2009 Hyundai Elantra Reviews
The Elantra compact sedan should appeal to value- and safety-conscious buyers, as its price undercuts many in its class. Its trim levels are the entry-level GLS and better-equipped SE; competitors include the Honda Civic, Toyota Corolla and Chevy Cobalt.
New for 2009
A sport-tuned Elantra Touring hatchback, equipped similarly to the uplevel SE sedan, is new.
(Skip to details on the: Elantra Touring)
A CD audio system, optional on the GLS and standard on the SE, adds USB and auxiliary ports to integrate with iPods or other MP3 players. All models get revised gauges.
At 177.4 inches long and 69.9 inches wide, the Elantra casts a slightly bigger shadow than a four-door Civic. The Elantra is 58.3 inches tall, which is about 2 inches taller than the Civic.
The Elantra's interior is noticeably larger than the previous generation's, with enough backseat legroom for a 6-foot adult. Trunk volume, at 14.2 cubic feet, leads both the Civic and Toyota's redesigned Corolla.
Under the Hood
The Elantra is powered by a four-cylinder engine teamed with a manual transmission. An automatic is optional on all trim levels.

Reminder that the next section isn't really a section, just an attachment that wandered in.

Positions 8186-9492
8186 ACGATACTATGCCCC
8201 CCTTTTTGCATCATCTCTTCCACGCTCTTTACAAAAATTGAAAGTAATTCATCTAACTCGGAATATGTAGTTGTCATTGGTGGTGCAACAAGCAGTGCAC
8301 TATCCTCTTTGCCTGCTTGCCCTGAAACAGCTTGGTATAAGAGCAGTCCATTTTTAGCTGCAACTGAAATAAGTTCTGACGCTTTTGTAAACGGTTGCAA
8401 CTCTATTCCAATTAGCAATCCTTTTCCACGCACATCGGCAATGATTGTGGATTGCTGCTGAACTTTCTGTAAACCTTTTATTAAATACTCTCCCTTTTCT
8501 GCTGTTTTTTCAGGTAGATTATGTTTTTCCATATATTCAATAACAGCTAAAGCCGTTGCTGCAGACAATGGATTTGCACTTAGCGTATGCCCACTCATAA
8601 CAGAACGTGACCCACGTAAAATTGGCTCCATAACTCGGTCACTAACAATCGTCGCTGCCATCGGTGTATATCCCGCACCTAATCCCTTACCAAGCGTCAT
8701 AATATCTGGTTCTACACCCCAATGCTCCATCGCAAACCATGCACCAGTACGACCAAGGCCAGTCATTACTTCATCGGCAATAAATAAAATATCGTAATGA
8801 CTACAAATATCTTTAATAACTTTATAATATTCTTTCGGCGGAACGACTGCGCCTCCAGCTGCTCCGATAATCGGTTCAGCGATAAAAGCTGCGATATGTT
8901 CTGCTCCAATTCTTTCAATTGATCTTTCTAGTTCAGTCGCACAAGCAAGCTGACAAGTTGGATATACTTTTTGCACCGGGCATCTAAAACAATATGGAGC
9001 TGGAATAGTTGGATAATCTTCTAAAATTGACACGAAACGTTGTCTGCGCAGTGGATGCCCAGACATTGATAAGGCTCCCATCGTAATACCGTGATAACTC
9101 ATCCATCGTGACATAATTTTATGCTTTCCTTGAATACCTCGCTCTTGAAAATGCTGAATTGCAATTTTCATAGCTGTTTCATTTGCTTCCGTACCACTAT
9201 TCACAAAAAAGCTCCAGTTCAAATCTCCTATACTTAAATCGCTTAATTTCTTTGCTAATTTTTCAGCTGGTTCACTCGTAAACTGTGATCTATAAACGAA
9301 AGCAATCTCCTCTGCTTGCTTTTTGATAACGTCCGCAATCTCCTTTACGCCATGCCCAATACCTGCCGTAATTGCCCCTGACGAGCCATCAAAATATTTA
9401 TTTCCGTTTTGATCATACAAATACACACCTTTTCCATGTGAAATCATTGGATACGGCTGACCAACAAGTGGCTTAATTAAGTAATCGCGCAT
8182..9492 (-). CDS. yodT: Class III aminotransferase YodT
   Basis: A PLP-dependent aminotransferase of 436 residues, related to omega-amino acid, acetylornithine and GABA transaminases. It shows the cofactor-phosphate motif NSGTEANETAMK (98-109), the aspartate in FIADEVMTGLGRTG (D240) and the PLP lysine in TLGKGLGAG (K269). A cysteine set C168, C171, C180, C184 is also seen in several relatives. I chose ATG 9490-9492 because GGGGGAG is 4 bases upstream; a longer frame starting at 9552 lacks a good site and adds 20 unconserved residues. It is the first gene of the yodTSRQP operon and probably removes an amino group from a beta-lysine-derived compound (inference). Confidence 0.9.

Safety features include:
Hyundai has added a hatchback version of its Elantra compact sedan to battle it out with cars such as the Dodge Caliber, Toyota Matrix, Mazda3 hatchback and Nissan Versa.
Standard equipment includes four-wheel-disc antilock brakes, six airbags, a tire pressure monitoring system and stability control, which isn't standard among its competition. Other features new to the Touring model are standard USB and auxiliary audio inputs. The center stack design also has been changed.
Power still comes from the same four-cylinder engine, but for an economy car it isn't completely anemic. Hyundai tuned the suspension and steering for better handling versus the Elantra sedan.
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